Nursing Home Abuse: Who Should be Held Accountable?

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It’s not an easy decision to place a loved one in a nursing home; at the back of your mind may be worries about neglect or abuse. It’s estimated that about 2 million cases of abuse occur in nursing homes every year and if you are thinking nursing home abuse: who should be held accountable? it can often be harder than you think trying to answer that question.

One of the biggest difficulties is actually proving abuse, especially as many elderly residents are afraid or embarrassed to talk about it. If you suspect abuse, whether physical, emotional, sexual or financial, you should gather as much information as you can, which includes if possible, talking to the director or senior staff member. There is also a fine line between deliberate abuse and accidental neglect, which can also complicate the situation.

However, whereas most abuse is on the part of nursing home staff, a surprising 20 percent of abuse is carried out by other residents, which can create something of a gray area when it comes to deciding who is accountable. Ultimately, it is the job of the facility to ensure a safe environment for all of its residents, and to make sure that residents capable of such behavior are identified, carefully monitored, and secluded if necessary.

Attorneys for nursing home abuse claims will also tell you that in some abuse cases, a third party contractor is responsible for the abuse. If the nursing home has arrangements with visiting therapists, doctors, nurses, counselors or social workers, who are not actually employed by the facility, and who carry out abuse, they are generally held accountable. It can also be argued that the nursing home must take some blame and should have better vetting systems in place.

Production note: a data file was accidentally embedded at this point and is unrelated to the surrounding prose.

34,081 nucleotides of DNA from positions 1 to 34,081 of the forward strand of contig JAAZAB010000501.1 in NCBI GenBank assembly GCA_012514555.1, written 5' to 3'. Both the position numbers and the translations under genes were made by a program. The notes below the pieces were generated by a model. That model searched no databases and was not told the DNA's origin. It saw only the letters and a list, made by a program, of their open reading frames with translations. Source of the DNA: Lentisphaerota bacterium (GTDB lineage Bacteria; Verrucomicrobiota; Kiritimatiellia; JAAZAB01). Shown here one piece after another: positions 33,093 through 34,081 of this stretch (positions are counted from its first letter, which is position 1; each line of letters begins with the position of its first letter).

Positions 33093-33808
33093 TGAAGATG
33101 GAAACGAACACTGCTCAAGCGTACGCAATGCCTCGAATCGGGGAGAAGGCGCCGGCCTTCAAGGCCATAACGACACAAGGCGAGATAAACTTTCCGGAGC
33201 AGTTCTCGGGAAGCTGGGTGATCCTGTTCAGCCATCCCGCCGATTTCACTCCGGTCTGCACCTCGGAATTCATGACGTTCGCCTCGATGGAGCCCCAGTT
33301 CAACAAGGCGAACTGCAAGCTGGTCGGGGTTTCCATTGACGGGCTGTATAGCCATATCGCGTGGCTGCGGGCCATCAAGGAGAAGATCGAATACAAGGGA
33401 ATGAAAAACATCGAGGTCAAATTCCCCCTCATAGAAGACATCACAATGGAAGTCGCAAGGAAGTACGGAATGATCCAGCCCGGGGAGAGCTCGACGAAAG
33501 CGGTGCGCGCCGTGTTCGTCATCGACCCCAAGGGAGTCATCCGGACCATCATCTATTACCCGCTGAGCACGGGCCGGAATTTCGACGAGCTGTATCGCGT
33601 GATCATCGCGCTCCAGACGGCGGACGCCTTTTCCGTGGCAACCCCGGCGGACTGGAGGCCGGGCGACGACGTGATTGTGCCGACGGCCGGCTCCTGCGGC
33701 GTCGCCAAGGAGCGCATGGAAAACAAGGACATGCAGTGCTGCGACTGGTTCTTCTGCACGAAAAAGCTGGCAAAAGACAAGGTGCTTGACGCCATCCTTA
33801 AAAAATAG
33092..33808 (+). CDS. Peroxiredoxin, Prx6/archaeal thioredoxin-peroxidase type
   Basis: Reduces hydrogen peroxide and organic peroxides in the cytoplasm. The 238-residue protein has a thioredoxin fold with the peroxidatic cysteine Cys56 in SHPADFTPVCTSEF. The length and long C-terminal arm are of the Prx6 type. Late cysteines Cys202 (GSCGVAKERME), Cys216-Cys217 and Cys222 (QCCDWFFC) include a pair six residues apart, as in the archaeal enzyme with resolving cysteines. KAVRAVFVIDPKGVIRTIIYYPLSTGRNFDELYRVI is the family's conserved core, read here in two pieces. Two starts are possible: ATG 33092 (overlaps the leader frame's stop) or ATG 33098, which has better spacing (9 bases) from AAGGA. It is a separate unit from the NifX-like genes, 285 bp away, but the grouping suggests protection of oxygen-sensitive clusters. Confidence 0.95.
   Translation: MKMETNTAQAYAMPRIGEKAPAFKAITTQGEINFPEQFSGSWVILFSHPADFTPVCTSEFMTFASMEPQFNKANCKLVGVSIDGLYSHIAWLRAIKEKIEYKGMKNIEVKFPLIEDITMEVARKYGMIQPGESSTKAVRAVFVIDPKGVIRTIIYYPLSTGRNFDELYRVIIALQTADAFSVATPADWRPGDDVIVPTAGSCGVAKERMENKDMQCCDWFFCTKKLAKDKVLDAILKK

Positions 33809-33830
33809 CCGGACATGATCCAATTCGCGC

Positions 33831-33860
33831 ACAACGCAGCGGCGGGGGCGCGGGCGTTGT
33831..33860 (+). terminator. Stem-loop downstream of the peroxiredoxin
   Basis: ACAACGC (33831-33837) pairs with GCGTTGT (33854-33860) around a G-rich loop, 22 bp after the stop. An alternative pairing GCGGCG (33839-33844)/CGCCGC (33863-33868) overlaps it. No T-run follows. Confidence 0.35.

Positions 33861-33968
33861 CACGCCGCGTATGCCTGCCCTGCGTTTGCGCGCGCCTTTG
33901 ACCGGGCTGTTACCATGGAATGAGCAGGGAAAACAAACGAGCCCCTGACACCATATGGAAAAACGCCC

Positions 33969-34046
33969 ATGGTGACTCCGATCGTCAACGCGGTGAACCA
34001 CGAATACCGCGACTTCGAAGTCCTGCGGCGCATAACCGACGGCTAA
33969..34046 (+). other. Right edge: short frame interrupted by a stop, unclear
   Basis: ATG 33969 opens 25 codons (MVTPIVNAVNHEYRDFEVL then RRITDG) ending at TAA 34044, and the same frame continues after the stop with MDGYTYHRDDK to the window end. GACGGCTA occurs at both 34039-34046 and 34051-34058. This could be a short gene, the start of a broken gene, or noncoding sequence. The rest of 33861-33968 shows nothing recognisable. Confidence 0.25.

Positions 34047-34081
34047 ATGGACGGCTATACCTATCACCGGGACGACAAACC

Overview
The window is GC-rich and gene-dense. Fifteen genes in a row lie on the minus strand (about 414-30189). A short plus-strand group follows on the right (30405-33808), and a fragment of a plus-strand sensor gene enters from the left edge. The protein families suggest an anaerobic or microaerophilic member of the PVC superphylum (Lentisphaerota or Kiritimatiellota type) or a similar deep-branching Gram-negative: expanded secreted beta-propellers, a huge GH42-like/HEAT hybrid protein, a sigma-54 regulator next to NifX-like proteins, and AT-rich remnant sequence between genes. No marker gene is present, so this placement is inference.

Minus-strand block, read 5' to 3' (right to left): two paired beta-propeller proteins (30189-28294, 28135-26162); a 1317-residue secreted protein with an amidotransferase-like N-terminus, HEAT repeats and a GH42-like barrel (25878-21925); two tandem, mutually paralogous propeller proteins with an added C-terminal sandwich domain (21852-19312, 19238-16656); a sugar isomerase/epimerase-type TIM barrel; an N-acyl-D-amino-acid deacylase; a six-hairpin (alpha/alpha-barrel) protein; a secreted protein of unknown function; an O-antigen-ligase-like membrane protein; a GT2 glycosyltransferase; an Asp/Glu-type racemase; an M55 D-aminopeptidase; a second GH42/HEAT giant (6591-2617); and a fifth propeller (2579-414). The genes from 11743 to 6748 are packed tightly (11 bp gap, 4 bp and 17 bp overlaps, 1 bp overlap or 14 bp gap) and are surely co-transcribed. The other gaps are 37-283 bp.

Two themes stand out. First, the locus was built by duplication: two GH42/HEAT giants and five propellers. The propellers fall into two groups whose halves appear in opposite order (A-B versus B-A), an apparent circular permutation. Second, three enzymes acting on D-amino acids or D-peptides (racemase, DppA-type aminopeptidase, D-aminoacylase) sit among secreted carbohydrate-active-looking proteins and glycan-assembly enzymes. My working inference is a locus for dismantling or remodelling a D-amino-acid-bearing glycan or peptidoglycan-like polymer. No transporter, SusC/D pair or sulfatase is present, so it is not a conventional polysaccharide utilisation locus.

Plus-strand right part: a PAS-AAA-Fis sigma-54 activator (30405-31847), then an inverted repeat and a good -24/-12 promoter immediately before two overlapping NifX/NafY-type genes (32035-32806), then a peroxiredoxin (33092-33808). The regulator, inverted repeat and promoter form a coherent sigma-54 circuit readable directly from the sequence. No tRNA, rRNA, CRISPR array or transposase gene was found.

In some cases, the facility may not be responsible for the abuse at all. If a piece of medical equipment fails to work as it should, if the food provided by an outside vendor causes illness, or a walker causes a resident to slip, the fault clearly isn’t that of the nursing home. By law, all states have an ombudsman whose job it is to investigate complaints of nursing home abuse, and if you suspect abuse but just aren’t getting anywhere with the facility, you should contact them. And it may be time to contact an attorney specializing in nursing home abuse, ho can help you determine just who is at fault.

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